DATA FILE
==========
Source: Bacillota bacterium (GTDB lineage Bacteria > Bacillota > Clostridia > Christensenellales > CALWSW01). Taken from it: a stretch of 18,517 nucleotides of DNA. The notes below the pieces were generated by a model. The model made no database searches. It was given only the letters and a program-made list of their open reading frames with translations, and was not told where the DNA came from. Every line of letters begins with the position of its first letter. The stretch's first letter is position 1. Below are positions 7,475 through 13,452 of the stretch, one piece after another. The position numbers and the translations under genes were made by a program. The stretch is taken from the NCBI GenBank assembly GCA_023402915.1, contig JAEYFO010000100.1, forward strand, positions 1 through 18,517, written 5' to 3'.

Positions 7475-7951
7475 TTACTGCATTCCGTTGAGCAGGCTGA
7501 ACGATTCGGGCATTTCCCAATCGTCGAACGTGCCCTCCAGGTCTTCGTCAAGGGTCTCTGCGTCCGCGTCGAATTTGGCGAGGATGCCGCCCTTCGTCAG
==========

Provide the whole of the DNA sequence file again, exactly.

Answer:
Source: Bacillota bacterium (GTDB lineage Bacteria > Bacillota > Clostridia > Christensenellales > CALWSW01). Taken from it: a stretch of 18,517 nucleotides of DNA. The notes below the pieces were generated by a model. The model made no database searches. It was given only the letters and a program-made list of their open reading frames with translations, and was not told where the DNA came from. Every line of letters begins with the position of its first letter. The stretch's first letter is position 1. Below are positions 7,475 through 13,452 of the stretch, one piece after another. The position numbers and the translations under genes were made by a program. The stretch is taken from the NCBI GenBank assembly GCA_023402915.1, contig JAEYFO010000100.1, forward strand, positions 1 through 18,517, written 5' to 3'.

Positions 7475-7951
7475 TTACTGCATTCCGTTGAGCAGGCTGA
7501 ACGATTCGGGCATTTCCCAATCGTCGAACGTGCCCTCCAGGTCTTCGTCAAGGGTCTCTGCGTCCGCGTCGAATTTGGCGAGGATGCCGCCCTTCGTCAG